The device and method according to the present invention provide metal oxide compound coatings which can be deposited at relatively high rates. To demonstrate the invention's effectiveness, titanium oxide (TiO2) films were deposited on glass substrates. When employing conventional magnetron systems, TiO2 is one of the slowest reactively sputtered materials. It is known that TiO2 is the predominate form of titanium oxide created in the reactive sputtering process. However, it is believed that other forms are produced as well. Thus, unless otherwise stated, TiO2 will represent all forms of titanium oxide produced by the invention.
Since the two cylindrical targets C1 and C2 have slightly different diameters, 250 W and 300 W were applied to the targets, respectively, to achieve the same deposition rate from each. The power applied to the planar target was 600 W. For each deposition the argon flow rate was 45 sccm and the total pressure of the vacuum chamber was approximately 2-4 mTorr. Depositions were made on a dynamic substrate with a conveyer speed of 50 in/min. Deposition process was characterized by the dynamic deposition rate, Ddyn, in Åmm2 /J, as determined by the following formula:
where t is the film thickness in Å, 1 is the racetrack length in mm, s is the conveyer speed in mm/s, P is the cathode power in watts, and n is the number of passes through the coat zone.
The total pressure and voltages (of the three cathodes) versus the oxygen flow rate for the system were measured and the data are shown in FIGS. 2 and 3, respectively. As is apparent, the graphs describe the hysteresis effect representing the two regimes of operation, i.e., metallic cathode sputtering and compound-coated cathode sputtering, for the inventive device. See Handbook of Plasma Processing Technology, ed. by Rossnagel et al., Noyes Publication, 1990, Chapter 9 (pp. 233-259).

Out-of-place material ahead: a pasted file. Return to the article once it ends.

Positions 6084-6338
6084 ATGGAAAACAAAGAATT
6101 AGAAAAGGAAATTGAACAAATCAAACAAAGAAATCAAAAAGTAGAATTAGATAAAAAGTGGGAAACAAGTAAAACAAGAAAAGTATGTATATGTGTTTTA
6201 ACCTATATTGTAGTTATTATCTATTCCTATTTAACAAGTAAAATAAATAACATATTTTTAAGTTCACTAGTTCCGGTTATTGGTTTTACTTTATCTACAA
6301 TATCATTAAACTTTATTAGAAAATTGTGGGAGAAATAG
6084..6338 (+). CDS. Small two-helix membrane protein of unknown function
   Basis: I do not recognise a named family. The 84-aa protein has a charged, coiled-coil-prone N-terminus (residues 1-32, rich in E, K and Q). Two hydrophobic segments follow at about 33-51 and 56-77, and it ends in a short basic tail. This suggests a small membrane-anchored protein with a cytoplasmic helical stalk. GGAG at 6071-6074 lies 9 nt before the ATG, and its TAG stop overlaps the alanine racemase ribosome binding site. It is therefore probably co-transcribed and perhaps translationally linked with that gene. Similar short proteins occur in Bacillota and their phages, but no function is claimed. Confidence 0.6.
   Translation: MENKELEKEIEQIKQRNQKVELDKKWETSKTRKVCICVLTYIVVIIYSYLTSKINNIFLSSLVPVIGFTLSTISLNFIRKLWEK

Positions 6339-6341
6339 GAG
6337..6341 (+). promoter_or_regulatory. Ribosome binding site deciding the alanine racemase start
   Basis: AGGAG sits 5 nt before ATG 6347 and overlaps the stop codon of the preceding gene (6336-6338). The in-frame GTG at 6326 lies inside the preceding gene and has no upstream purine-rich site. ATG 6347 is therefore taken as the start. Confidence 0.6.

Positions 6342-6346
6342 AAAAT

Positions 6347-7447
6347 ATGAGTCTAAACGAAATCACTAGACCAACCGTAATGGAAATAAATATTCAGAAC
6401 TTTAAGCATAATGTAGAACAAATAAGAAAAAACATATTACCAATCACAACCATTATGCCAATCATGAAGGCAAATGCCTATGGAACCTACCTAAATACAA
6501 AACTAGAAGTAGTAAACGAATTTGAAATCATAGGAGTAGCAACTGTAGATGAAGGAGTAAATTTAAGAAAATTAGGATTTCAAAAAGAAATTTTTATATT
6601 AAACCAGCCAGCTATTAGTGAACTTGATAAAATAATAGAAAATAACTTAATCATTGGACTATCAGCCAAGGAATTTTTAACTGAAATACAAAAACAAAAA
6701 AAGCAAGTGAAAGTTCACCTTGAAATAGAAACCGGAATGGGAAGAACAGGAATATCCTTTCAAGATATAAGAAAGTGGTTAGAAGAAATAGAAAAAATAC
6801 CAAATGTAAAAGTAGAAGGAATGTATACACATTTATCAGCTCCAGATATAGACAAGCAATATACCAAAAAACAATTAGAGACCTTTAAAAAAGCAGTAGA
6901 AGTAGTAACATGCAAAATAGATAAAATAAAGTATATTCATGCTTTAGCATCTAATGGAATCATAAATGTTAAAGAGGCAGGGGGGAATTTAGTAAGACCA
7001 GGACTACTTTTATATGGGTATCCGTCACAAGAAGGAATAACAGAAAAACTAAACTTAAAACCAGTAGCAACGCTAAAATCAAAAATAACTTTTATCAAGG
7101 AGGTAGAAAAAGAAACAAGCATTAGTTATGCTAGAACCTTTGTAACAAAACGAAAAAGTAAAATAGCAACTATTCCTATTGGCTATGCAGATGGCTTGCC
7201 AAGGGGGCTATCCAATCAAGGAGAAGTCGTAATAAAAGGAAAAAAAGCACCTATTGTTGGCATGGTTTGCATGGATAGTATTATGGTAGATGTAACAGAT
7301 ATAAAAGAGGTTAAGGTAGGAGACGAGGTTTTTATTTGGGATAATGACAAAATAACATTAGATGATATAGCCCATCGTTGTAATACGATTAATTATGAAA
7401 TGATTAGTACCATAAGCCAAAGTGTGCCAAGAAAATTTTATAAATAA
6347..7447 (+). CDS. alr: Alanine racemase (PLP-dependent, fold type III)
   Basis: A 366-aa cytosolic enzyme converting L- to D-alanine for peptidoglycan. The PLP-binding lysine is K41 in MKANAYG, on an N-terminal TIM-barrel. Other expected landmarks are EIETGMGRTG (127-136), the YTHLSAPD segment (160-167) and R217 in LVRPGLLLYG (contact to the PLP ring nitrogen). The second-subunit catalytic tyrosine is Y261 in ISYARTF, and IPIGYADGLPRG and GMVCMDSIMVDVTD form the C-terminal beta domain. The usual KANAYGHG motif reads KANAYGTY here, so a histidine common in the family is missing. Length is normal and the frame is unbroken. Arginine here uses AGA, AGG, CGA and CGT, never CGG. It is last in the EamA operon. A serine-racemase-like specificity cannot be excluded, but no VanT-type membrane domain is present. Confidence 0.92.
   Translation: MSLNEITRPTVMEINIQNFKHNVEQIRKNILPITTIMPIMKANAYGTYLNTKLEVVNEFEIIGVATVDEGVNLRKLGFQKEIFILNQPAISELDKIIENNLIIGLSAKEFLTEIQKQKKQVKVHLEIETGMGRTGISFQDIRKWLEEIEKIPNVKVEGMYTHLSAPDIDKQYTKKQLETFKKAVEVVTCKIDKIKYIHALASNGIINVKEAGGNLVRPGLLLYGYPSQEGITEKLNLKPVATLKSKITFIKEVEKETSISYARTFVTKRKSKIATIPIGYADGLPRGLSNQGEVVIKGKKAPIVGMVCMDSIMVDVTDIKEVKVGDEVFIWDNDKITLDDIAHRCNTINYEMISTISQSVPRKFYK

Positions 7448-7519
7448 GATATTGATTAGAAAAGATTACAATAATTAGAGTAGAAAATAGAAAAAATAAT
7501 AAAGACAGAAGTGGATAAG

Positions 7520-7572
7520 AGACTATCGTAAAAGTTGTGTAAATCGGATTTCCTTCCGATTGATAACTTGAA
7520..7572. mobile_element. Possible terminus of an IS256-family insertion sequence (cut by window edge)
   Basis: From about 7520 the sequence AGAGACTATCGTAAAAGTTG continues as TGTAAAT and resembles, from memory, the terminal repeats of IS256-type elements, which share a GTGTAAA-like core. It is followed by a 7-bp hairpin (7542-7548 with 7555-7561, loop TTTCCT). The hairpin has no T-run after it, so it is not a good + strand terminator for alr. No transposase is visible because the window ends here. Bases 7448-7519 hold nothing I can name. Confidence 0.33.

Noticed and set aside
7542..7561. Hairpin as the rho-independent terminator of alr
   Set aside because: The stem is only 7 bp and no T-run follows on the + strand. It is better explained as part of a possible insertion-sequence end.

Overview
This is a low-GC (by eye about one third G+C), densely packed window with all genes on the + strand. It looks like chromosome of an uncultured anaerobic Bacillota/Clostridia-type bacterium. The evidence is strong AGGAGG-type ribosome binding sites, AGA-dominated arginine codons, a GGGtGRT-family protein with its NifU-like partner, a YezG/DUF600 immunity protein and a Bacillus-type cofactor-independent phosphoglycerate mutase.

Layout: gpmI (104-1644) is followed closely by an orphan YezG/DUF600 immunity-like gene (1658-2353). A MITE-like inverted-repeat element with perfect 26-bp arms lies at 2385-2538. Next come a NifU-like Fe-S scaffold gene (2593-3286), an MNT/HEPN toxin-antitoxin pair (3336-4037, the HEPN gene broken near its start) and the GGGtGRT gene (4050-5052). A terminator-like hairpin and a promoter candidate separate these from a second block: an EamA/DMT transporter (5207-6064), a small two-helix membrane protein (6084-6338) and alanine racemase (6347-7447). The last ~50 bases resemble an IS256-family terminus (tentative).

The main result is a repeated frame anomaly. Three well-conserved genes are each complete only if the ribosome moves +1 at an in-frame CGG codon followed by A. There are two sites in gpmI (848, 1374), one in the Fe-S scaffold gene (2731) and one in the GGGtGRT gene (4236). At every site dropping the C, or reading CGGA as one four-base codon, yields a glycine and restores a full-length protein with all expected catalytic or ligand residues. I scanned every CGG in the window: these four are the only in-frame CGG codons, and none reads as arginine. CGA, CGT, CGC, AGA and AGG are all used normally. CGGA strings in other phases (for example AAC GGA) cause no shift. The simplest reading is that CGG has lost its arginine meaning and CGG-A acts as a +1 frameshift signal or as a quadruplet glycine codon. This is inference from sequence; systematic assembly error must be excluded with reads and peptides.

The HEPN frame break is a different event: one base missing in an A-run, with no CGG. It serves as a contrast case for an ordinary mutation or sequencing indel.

As shown in FIG. 3, when the oxygen flow rate (FO2) is increased, a transition to the oxide mode first occurs at about FO2 =∝sccm for both cylindrical cathodes. This transition to the oxide mode was not accompanied by a sharp increase in the total pressure (FIG. 2). Further increase of the oxygen flow rate to approximately 8 sccm resulted in the second transition to the oxide mode at the planar magnetron. The second transition is observed in both the total pressure (FIG. 2) and the cathode voltage (FIG. 3). Based on this information, one can conclude that by maintaining the oxygen flow rate between approximately 4 and 8 sccm, the planar magnetron will operate in the metallic mode while the cylindrical magnetrons will operate in the oxide mode. It is believed that the oxygen plasma present in the region near the cylindrical magnetrons provides oxygen species which react with the titanium that has been deposited on the substrate to form TiO2 thereon. To assure that the system operate stably for long periods, it is preferred that the oxygen flow rate be no closer than 0.5 sccm of the transition points; that is, the flow rate should be between approximately 4.5 and 7.5 sccm.
Employing the device as shown in FIG. 1, three TiO2 films were coated onto substrates under the operating parameters set forth in Table 1.